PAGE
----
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River Hills reluctantly agrees to first bowhunting season

Move could help reduce village's deer population, management costs

Jan. 23, 2014

River Hills — Village officials will begrudgingly codify the limited restrictions of recent state legislation that will allow bowhunters within village limits for the first time.

State Assembly Bill 8, signed into law by Gov. Scott Walker in December, stops local governments from prohibitting bowhunting within municipal limits. The change means River Hills, which had previously banned bowhunting, can't stop hunters from hunting on public or private land, assuming they get permission from private property owners or own the land themselves.

The bill comes with one caveat: hunters can't set up within 100 yards of a building unless the owner of the building gives permission. Village Attorney Bill Dineen will draft an ordinance to codify the 100-yard restriction. The Village Board will consider the ordinance, the only real restriction available under the new law, at a coming meeting.

"Right now, if we do nothing, the village would not be able to prohibit anyone from hunting up to five feet from a house, unless we say they can't do it within 100 yards," Dineen said.

Trustee Michael White spotted the silver lining of the lifted restriction, that bowhunters in the village will help manage the deer population and could someday decrease the amount the village spends each year to thin the herd.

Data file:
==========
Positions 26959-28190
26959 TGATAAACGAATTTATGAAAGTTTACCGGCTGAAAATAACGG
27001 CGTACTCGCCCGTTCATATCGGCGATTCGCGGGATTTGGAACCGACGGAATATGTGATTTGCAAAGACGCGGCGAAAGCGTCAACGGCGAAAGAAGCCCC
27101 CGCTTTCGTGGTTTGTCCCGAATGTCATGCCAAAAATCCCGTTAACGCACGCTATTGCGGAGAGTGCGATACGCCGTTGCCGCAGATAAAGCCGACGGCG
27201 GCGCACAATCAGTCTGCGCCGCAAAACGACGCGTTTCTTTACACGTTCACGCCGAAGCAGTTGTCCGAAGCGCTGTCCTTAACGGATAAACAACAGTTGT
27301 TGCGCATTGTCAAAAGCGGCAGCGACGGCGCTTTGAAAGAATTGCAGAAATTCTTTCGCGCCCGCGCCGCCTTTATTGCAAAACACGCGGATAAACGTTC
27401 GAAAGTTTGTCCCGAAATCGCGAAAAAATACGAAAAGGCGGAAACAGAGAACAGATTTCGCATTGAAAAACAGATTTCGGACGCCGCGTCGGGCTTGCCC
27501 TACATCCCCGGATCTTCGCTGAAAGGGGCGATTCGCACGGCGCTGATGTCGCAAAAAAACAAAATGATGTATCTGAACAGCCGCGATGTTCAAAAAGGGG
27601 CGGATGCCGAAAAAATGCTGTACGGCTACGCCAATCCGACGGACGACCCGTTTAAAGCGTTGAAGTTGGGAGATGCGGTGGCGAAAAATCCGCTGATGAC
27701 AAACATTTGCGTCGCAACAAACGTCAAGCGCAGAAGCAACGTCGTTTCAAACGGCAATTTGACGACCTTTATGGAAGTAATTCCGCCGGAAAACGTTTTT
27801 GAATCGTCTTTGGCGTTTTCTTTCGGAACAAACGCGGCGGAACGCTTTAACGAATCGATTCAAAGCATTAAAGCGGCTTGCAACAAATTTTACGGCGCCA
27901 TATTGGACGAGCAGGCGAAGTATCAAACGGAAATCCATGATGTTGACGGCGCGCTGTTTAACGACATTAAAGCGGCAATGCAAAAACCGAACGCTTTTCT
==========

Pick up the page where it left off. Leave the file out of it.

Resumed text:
Village Manager Chris Lear said River Hills spends about $25,000 annually on deer trapping and herd management. About $20,000 of that is allotted to the Department of Public Works for staff time while about $5,000 goes toward maintenance of deer traps and the annual helicopter flyover deer count.

The trapping program, instituted in 1986-87 season, has steadily reduced the estimate of River Hills' deer population from a high of 323 in 1988, to a low of 74 in 2009, to 107 in 2014. The deer-sized traps, set out in the fall, are open-ended plywood contraptions which snap shut when deer venture in to eat bait. Public works employees remove trapped deer to a processor who donates the venison to a food pantry.

Between late-October and a Jan. 6 flyover count, 37 deer were trapped, according to a report from DPW Director Kurt Fredrickson. Since the count in January 2013, seven deer were killed by drivers within the village.

Lear said that any effects on the trapping program won't be known until after future deer seasons. If the program would be stopped entirely the savings would be about $5,000 since the DPW staff would be assigned other tasks, he said.

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